Earlier this year, Toyota and Royal College of Art Students (RCA) have launched a creative partnership to promote innovative design for urban living, using Toyota’s new iQ city car as the inspiration. Students were asked to create an item that reflect the concept of ‘intelligent urban living’.
Yusuf Muhammad, was the winner of Living Room category and joint overall winner. His Yu Type design sits on the computer keyboard and allows ‘hunt and peck’ two fingered typists the opportunity to increase their speed and confidence. He is now thinking about developing the idea and hopes to include features like spell checking and predictive text to increase its appeal. Judges praised the way he addressed a social issue of an aging population within the urban context.
In response of this question “What next for your design?”, Yusuf says:
“I’m definitely going to set aside a fair chunk of the prize to develop it. There’s a lot of people who would benefit – 79% of people who use a keyboard hunt and peck, disproportionately older people and first time users, and even dyslexic users. I’m dyslexic and I would definitely benefit from a device like this.”
Dominic Hargreaves, was winner of the Garage category and a joint overall winner. His concept for a bike lock which sits at first storey level on the front of a building is designed to hoist bikes out of the reach of potential thieves. Along with Yusuf Muhammad, judges felt that Dominic’s design would benefit the most from money to develop the idea further.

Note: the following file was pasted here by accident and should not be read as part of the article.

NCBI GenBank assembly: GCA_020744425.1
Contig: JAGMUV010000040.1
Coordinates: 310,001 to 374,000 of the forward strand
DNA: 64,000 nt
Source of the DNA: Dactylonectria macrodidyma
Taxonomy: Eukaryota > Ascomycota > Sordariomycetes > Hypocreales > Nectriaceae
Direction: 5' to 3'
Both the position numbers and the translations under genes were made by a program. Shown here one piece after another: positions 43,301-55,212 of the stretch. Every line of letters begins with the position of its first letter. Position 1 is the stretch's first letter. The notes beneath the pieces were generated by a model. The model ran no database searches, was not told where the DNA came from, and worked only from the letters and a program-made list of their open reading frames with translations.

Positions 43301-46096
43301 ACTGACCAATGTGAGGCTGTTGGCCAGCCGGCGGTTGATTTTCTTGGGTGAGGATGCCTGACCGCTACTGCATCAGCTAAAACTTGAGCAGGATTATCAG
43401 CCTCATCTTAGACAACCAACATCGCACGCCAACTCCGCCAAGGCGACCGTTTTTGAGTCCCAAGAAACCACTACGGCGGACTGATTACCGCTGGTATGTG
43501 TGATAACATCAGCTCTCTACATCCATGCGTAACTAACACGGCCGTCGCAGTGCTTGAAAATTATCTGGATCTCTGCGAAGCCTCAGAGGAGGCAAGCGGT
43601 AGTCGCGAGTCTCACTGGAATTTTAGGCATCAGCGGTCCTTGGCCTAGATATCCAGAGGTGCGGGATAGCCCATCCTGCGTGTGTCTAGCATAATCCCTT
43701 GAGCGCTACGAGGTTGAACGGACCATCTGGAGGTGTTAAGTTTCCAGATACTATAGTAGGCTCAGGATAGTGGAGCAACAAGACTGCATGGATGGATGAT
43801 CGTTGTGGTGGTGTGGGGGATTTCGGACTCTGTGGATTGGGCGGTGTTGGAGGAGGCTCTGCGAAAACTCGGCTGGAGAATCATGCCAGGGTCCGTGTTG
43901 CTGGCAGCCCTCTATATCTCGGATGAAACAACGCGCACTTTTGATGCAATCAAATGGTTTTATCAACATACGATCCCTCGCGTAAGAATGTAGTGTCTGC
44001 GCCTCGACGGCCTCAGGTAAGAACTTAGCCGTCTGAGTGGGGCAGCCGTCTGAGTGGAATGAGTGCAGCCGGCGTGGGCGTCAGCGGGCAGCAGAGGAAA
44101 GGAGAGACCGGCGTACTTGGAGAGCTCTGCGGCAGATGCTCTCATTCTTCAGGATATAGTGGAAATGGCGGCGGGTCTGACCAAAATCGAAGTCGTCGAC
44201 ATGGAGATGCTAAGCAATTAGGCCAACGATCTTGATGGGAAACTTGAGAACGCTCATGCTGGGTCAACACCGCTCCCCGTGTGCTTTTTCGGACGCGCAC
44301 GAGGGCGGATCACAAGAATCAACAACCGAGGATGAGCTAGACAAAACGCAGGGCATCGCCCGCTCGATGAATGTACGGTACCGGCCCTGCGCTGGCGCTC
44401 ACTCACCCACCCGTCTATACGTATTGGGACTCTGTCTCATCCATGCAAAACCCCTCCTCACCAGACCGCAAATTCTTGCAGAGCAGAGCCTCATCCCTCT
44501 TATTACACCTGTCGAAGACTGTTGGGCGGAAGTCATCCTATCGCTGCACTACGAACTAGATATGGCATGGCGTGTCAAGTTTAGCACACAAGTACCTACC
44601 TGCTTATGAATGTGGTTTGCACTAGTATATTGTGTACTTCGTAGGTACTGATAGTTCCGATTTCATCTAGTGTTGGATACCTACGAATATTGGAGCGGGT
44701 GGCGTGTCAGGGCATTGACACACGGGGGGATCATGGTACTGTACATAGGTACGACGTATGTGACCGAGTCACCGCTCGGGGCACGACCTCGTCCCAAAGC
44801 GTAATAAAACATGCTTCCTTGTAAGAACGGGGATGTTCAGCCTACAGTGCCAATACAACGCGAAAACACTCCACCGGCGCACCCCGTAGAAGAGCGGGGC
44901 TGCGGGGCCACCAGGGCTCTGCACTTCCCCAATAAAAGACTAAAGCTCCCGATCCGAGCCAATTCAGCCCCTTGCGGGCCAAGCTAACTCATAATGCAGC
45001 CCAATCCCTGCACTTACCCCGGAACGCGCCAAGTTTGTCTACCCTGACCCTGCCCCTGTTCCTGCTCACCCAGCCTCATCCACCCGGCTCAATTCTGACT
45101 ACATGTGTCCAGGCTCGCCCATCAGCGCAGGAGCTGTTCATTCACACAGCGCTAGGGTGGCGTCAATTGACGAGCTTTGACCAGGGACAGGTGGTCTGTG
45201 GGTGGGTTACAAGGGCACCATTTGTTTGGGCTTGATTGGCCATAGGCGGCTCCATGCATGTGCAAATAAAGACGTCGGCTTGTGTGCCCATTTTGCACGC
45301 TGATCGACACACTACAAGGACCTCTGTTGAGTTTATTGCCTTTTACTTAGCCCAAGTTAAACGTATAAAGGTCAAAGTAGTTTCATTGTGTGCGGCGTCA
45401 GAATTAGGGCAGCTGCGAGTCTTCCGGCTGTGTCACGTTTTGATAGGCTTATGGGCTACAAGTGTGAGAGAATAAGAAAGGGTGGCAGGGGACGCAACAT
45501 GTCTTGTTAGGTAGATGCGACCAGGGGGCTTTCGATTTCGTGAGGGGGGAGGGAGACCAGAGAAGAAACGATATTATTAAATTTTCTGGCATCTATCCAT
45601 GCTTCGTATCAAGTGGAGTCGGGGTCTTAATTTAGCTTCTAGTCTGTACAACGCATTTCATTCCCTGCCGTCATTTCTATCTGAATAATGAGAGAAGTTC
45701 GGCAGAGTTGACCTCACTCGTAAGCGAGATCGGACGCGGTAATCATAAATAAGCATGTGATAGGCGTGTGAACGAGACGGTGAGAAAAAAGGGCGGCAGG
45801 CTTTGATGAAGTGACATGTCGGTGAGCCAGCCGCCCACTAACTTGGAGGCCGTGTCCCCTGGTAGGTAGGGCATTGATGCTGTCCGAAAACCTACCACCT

In response of this question “How are you going to develop your design?”, Dominic says:
“The initial prototype was just for personal use. I would really like produce a public one, which would lead to a much better design. At a train station it would encourage commuting and free up the roads and the tube.”
Graeme Davies took the first prize in the Kitchen category. His Quicksnap icetray design solves the problem of dropping two ice cubes on the floor for every one you manage to get in the glass by creating an undercut to release individual ice cubes. Judge Lance Scott called it “An innovative solution to a very simple but annoying problem”. Graeme, who has a patent on the design, is looking to have it on sale by the summer.
In response of this question “Did you feel confident in your design?”, Graeme says:
“I think what’s really been good about it is that the design is really simple. People appreciate and get it straight away. That’s probably what made it stand out. The next stage will be tooling and hopefully we will get it in production by the summer.”
Source : Toyota iQ